The North Midland Division now had the role of protecting the northern approaches of London from any German landing force, and stayed in the Luton area until November. Accommodation was rudimentary, with most of the troops billeted in public buildings and under canvas. Relations between the Staffordshire Territorials and the population of Luton and nearby Dunstable appear to have been, for the most part, fairly cordial. Nevertheless, the men were sometimes regarded with suspicion by civilians, who were wary of the reputation of soldiers as being of low moral standards. The Territorials themselves occasionally fell victim to unscrupulous traders, keen to make money from the new arrivals, but incidents between the two parties were few and far between.

Soon after arriving at Luton, the Staffords began their preparation for active service. Training took on a much more serious aspect than many of the Territorials had hitherto experienced. Drills, route marches in full marching order, field days and physical training were undertaken. The officers also became accustomed to carrying out regular inspections of their men’s equipment, rations and the mysteries of the administration of the Battalion Orderly Room and “internal economy”, all under the supervision of the regular Adjutants. The increase in administrative tasks that he had to deal with particularly annoyed Lieutenant-Colonel Gretton of the 6th North Staffords, who later complained that the increase in correspondence diverted his attention from more important matters. The Staffordshire Brigade also paraded for Lord Kitchener, who inspected the four battalions at Luton Hoo on 28 September 1914.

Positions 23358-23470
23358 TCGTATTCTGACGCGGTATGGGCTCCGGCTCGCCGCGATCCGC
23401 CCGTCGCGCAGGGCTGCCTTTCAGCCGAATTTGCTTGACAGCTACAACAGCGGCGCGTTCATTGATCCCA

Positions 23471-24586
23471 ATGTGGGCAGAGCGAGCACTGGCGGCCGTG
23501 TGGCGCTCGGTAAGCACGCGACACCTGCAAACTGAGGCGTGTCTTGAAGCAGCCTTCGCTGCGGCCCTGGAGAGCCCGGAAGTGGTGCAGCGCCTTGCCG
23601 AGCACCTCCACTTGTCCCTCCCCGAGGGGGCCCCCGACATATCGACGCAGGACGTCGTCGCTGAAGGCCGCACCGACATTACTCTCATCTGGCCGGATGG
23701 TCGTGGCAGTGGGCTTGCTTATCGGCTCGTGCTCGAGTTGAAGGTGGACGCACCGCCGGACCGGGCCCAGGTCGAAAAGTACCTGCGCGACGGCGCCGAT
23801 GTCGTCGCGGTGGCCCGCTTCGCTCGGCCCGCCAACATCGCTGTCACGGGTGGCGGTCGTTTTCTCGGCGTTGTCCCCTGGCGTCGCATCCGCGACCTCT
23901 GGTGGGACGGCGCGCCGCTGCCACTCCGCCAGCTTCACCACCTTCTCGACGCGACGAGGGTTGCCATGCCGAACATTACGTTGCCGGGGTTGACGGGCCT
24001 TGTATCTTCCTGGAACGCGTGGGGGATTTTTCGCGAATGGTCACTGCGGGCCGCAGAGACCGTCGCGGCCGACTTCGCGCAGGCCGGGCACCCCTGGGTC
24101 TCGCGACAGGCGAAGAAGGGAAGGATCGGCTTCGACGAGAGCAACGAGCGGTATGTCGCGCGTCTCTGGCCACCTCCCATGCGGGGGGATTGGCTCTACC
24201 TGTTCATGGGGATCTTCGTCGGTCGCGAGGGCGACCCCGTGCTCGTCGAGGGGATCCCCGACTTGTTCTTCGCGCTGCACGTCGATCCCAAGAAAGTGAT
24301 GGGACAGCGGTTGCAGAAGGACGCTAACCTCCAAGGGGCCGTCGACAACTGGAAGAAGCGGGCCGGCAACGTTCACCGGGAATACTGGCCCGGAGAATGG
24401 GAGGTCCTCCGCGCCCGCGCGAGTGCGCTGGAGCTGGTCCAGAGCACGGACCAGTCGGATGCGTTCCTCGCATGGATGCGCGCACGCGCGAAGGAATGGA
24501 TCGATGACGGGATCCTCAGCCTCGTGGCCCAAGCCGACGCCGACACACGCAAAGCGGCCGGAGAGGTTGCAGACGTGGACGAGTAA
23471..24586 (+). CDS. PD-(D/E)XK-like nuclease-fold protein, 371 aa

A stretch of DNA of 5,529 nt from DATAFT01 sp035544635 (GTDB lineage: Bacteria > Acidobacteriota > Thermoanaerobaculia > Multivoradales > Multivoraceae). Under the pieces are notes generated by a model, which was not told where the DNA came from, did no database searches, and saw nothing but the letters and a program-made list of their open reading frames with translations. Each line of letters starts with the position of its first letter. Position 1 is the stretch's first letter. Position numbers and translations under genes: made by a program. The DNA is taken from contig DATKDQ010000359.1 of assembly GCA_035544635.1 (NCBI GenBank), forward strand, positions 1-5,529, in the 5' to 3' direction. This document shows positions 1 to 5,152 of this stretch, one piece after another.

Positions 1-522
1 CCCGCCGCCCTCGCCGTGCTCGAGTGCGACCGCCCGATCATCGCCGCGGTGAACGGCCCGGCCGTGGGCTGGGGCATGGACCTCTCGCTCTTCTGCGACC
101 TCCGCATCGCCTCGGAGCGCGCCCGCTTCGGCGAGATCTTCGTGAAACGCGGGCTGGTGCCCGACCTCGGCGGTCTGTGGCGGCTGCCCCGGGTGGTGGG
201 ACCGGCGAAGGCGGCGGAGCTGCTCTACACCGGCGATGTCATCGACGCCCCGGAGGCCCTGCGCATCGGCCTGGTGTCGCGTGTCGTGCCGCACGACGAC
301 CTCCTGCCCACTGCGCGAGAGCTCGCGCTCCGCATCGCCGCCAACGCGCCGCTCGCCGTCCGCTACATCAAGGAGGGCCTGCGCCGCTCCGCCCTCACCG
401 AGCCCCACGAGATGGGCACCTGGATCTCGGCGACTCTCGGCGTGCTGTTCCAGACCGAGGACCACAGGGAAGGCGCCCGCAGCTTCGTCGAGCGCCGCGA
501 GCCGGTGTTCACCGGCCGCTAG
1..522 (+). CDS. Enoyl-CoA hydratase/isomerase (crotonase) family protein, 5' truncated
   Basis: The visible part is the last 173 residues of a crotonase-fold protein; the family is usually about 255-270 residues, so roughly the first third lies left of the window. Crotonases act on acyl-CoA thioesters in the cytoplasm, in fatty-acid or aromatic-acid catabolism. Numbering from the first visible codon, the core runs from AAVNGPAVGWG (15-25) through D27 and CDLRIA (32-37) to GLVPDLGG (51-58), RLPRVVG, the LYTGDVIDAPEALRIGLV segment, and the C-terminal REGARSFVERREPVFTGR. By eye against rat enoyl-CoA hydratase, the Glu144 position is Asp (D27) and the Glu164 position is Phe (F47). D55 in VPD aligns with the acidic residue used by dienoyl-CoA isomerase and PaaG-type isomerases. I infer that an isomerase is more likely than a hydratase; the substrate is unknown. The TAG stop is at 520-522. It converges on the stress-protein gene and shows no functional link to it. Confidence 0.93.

Throughout their time at Luton, many rumours circulated around the members of the Staffordshire Brigade about possible deployment overseas. Indeed, during October, a conference of senior officers of the North Midland Division was told to prepare to move to France at the end of the month, but this came to nothing. A number of Territorial units would be posted to replace regular units in garrisons around the British Empire from September 1914. The East Lancashire Division was the first complete Territorial Force division to deploy on foreign service, arriving in Egypt and the Sudan in September 1914. Infantry battalions and artillery from the 1st Wessex and the Home Counties Divisions were sent further afield, sailing in October 1914 to India to undertake garrison duties. These two formations were followed by the 2nd Wessex Division, which arrived on the sub-continent in December 1914. Battalions drawn from the Home Counties and 1st London Divisions moved to the Mediterranean, where they relieved regular troops on Malta and Gibraltar. The 1/14th County of London Battalion, The London Regiment (London Scottish), were the first Territorial Force troops to join the British Expeditionary Force in France, landing at Le Havre on 16 September. The London Scottish were followed four days later by 1/1st Battalion, The Honourable Artillery Company, while on 22 September the 1/1st The Oxfordshire Yeomanry disembarked at Dunkirk. More Territorial Force infantry, engineers, field ambulance units and Yeomanry regiments would be posted to the British Expeditionary Force on the Western Front, though not as part of their parent Territorial Force formations.